RIDGID 6 Gallon Wet/Dry Shop Vacuum Review

Ridgid 6 Gallon Wet Dry Shop Vacuum
Ridgid 6 Gallon Wet Dry Shop Vacuum. © Ridgid / Home Depot

When you first buy a house that needs to be remodeled, you have to buy a lot of "starter" tools and equipment, like a ladder, broom, drill, mower, and a load of other things.  A shop vacuum will be one of those "first items."  Within the context of that initial big spend, you might be tempted to buy a cheap vac.  After all, a shop vac is a dumb-simple item.  How hard can it be to make?  And anyway, you can always upgrade later on down the road.

Bad thinking.  That was my mindset when I purchased the Ridgid 6 Gallon Wet/Dry Shop Vacuum, along with a ton of other items, when I bought my latest house.

This Ridgid does vacuum.  It's cheap.  But it has a lot of extra problems that make me wonder if the product designers were asleep at the wheel when they created this little beast.  

Buy From Amazon - Ridgid 6 Gallon Wet/Dry Shop Vacuum

Pros

  • Inexpensive.
  • Performs the basic functions of a shop vacuum.

Cons

  • Swiveling casters fall off.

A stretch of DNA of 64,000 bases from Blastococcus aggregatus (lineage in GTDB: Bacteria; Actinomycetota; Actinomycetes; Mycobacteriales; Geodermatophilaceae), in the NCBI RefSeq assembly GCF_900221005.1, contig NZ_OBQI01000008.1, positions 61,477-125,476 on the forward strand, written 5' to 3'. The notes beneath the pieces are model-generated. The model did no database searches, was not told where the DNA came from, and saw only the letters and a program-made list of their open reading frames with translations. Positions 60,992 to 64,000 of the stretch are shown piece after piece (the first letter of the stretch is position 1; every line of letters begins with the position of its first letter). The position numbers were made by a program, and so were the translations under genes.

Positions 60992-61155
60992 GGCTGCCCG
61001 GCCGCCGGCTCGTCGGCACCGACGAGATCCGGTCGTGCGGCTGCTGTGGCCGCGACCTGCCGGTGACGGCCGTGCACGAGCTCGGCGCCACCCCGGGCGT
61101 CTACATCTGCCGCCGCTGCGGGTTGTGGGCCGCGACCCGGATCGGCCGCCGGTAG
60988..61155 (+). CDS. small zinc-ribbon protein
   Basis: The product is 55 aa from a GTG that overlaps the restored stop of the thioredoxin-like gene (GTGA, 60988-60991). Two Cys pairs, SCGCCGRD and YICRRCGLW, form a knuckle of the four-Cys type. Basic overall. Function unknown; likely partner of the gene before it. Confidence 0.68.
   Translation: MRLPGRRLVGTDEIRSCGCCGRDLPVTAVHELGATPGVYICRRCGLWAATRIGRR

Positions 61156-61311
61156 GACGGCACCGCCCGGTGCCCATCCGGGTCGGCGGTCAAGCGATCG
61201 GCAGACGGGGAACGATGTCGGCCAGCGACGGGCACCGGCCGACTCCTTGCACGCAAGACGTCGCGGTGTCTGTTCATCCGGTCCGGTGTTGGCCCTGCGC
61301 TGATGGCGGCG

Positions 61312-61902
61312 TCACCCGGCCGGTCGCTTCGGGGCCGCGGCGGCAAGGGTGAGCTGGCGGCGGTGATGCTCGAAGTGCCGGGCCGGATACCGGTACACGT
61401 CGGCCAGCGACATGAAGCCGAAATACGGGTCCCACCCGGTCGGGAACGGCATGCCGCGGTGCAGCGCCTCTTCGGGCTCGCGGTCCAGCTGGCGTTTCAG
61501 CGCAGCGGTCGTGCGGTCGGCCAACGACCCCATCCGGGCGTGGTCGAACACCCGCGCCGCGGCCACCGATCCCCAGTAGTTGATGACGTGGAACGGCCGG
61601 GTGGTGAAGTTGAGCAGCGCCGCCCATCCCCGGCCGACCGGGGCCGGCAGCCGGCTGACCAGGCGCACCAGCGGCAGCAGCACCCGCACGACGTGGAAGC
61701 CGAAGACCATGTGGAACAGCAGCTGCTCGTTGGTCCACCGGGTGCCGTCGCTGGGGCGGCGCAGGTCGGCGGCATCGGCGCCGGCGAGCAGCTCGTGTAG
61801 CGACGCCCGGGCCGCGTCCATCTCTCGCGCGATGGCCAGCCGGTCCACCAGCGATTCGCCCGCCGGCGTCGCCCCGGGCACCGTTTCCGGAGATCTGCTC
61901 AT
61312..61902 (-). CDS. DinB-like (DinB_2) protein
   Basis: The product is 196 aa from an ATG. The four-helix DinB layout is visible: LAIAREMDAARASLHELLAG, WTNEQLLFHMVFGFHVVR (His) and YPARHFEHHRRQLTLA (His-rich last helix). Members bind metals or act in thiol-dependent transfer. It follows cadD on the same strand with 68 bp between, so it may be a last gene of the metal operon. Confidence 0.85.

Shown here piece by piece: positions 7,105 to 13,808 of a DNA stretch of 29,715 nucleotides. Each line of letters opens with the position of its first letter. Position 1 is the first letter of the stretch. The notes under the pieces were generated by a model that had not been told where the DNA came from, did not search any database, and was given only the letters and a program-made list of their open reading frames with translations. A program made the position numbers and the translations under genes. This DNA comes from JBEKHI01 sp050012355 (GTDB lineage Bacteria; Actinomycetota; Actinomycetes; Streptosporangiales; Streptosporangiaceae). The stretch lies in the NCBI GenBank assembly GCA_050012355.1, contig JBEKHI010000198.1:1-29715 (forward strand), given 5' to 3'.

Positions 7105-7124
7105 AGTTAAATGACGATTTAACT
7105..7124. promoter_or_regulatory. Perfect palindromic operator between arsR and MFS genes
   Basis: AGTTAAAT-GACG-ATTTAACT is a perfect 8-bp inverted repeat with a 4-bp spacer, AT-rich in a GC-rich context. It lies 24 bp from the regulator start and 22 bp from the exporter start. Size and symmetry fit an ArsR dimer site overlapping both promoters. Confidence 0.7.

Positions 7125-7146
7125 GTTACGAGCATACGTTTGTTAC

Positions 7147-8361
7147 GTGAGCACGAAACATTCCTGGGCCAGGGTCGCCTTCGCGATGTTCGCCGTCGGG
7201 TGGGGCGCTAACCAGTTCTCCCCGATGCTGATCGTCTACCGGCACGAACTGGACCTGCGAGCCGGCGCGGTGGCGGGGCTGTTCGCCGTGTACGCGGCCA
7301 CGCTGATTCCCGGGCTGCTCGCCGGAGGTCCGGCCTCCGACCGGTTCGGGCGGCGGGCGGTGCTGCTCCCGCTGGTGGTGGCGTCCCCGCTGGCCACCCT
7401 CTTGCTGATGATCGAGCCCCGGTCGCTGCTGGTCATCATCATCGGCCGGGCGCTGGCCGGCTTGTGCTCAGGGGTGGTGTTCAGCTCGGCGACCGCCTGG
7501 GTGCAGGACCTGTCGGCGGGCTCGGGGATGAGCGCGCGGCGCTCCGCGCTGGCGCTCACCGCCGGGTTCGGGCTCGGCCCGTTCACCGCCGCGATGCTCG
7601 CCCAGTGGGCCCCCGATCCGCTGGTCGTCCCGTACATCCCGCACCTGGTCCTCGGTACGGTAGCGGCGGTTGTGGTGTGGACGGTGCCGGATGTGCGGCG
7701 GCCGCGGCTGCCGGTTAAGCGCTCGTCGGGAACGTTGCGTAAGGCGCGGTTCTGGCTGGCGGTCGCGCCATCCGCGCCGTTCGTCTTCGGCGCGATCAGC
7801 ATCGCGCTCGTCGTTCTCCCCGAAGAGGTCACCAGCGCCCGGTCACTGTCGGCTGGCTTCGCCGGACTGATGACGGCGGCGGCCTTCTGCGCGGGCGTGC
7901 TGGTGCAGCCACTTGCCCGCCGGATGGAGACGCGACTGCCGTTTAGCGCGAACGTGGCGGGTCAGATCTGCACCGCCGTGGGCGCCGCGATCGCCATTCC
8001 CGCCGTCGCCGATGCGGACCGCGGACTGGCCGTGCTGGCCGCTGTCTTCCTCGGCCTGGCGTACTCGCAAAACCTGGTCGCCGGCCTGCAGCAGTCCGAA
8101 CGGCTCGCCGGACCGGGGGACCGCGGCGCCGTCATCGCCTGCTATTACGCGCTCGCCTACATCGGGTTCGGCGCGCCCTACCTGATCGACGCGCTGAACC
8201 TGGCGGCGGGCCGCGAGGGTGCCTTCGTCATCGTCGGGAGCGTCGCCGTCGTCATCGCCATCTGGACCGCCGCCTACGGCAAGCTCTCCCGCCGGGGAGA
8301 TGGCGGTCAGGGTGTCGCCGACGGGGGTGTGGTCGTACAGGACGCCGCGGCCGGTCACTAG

• Wayward hoses.
  • No home for power cord.

Description

  • Ridgid 6 Gallon Wet/Dry Shop Vacuum WD0670 
  • 2.5 Peak HP Motor
  • Included paper filter

Detailed Review

Sometimes you think positive thoughts too soon. Three months ago, I bought the RIDGID Wet/Dry Shop Vacuum and felt it was generally good. No glowing praise, but I felt it passed muster.

Now, after owning the vacuum for over 3 months, I feel qualified to speak my mind: It's kind of driving me crazy.

The only good thing going for it is its price.

This Ridgid performs the basic functions of vacuuming and blowing. Period. It's cheap. That's why Home Depot stocks this vacuum so prominently at the ends and center of aisles. It's basic and cheap.

Don't think of lifting this vacuum. The wheels will fall off.

No amount of tapping with my rubber mallet will get those wheels to stay on for good. I have construction-glued these casters in place. Now, they are solidly there--but I can never remove them. And really, why should I be repairing a new vacuum? Ask yourself that.

There is no place to store the hose when not in use.  The hose hangs loose and gets in your way when you try to pick up the unit.  I improvise by making a tight knot of the hose, but it's an ugly arrangement and it often comes loose.

Did we mention the power cord? No place for the cord. Thank goodness for those wayward hoses, or we wouldn't have a use for the power cord.